Interesting results of a trial that looked at the Pre-Exposure Prophylaxis (PrEP) – essentially uninfected people taking a drug prophylactically – on new infections from HIV were released earlier today in the New England Journal of Medicine. Roughly 2500 male and transgender men who have sex with men (high risk uninfected) in the Americas, South Africa, and Thailand were randomized to receive a once daily combination pill of emtricitabine and tenofovir disoproxil fumarate (FTC–TDF). After about a year and a half, about 100 people developed new infections from the virus but the treatment group experienced a roughly 44% decreased risk of new infection. This is pretty exciting news, as there is a clearly the need for new effective methods to prevent HIV.
I know it is coming…so I’ll weigh in on this question. So if this works, why not just distribute the drugs to everyone in highly affected countries? While exciting news, I think there are a number of drawbacks of that might prevent this approach from being more widely adopted at the general population level.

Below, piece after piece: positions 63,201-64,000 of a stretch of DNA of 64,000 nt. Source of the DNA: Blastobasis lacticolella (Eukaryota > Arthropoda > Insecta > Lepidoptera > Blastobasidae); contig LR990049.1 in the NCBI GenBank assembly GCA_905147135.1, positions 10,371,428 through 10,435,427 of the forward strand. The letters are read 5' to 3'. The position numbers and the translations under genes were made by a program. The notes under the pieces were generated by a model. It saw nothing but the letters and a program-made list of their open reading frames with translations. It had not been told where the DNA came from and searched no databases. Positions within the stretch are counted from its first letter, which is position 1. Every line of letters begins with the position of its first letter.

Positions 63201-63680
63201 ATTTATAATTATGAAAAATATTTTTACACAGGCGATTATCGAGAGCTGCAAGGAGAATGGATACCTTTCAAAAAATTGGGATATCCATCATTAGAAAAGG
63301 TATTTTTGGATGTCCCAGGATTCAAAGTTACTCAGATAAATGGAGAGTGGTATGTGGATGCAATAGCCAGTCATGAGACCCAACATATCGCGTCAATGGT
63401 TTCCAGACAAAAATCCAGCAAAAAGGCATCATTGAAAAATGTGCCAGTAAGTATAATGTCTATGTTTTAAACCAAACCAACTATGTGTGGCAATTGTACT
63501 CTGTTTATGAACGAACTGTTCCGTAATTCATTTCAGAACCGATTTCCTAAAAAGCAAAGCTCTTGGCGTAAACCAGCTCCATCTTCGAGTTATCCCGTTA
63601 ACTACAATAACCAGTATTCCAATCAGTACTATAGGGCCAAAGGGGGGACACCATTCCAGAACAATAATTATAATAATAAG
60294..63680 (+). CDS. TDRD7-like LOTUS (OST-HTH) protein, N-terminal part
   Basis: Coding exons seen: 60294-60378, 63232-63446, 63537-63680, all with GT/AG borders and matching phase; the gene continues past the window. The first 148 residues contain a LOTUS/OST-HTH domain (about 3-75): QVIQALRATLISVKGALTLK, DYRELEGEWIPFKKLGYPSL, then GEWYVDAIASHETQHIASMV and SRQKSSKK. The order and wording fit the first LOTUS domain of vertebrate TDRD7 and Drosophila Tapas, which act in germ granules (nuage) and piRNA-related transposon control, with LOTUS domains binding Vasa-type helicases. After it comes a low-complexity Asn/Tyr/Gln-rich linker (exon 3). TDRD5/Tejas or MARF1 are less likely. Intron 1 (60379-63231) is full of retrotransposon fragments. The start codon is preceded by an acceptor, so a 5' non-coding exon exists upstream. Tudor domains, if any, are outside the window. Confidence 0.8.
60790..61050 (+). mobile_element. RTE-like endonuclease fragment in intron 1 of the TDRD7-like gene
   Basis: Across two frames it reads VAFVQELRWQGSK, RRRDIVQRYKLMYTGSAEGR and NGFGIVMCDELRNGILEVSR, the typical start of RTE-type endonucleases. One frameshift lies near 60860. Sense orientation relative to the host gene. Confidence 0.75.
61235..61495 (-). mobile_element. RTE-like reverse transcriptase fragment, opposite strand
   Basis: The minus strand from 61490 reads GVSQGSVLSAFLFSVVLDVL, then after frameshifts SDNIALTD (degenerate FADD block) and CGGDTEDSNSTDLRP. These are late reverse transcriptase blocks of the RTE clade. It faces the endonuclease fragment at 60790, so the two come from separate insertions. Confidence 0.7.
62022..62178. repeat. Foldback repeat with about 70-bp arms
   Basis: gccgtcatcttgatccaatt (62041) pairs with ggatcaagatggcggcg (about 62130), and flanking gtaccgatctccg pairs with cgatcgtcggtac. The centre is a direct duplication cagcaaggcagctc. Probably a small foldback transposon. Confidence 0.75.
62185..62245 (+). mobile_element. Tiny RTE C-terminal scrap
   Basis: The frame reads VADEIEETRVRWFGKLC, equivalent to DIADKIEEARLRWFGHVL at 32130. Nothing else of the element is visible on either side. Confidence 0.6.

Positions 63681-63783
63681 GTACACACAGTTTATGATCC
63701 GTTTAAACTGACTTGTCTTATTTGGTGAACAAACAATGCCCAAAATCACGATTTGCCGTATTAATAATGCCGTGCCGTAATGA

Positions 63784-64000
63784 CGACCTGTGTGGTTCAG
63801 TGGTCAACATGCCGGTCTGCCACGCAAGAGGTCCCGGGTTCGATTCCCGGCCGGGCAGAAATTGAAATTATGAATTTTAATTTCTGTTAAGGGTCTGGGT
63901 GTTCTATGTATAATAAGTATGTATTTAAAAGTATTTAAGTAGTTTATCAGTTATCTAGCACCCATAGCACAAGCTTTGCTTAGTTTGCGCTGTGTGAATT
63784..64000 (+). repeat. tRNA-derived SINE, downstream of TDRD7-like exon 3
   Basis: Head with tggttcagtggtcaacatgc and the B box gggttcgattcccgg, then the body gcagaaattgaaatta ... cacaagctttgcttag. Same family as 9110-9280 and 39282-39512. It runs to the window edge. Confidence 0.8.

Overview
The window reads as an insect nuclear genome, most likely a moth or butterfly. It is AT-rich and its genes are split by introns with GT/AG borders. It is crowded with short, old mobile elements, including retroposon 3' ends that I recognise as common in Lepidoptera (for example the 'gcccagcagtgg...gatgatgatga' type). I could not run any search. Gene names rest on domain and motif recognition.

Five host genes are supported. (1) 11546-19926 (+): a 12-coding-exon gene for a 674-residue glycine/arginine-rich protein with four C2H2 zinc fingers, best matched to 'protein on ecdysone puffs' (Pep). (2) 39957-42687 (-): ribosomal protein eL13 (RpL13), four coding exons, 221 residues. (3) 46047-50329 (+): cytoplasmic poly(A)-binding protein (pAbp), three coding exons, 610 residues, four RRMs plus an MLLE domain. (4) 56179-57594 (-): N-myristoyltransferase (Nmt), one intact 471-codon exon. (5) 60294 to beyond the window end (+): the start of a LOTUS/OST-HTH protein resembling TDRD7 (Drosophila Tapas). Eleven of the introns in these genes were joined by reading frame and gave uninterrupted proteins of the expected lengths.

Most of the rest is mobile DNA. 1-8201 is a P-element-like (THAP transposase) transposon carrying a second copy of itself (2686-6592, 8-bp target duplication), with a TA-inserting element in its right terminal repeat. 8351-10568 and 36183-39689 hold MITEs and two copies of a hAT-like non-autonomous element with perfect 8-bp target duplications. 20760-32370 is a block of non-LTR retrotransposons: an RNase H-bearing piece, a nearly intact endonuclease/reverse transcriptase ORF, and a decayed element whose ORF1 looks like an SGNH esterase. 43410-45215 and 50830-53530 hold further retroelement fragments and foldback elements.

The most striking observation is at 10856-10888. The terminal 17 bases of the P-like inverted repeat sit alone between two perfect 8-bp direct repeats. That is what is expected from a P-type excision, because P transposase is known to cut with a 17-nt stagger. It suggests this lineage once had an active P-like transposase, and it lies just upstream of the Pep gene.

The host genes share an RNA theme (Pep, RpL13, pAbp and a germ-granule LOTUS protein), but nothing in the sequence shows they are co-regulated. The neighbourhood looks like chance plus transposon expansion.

First, these are heavy drugs, the trial itself found relatively high levels of adherence problems, and I am not an expert in this but I’ve always had the impression that most ART drugs are not the kind of thing people want to be taking unless the alternative (death) is severe.
Second, we need to consider the whether this represents a good use of resources. This trial was conducted in a very high risk population and even then the risk reduction was only about half. Depending on how costly these drugs would be, plus the associated medical costs of ensuring some medical follow-up of people taking these drugs, it might not be cost-effective relative to other prevention strategies in the general population.
Third, we must also consider drug resistance. Although no drug resistance was detected among those patients who developed HIV during the trial, resistance to these particular medicines can be developed and could potentially have widespread effects on overall usefulness of ART medicines.
Fourth, we must also consider the behavioral effect of these drugs on patients. The overall trial would have picked up short-term behavior effects (e.g. if people think they are protected they may engage in more or more risky sexual behavior) but we should worry about is the more long term effects of this intervention on behavior, say over time or outside of a trial setting. Depending on how large this effects might be, it could undermine the overall effectiveness of the strategy.
Finally, PrEP is not a magic bullet. There are other ways of becoming infected that are unlikely to be affected by this drug (e.g. injections) and the reduction was far from complete. Plus, unlike other prevention methods (e.g. condoms) it does little to protect against other STIs.
But of course anything that helps in preventing this horrible disease, even a bit, is very good news.
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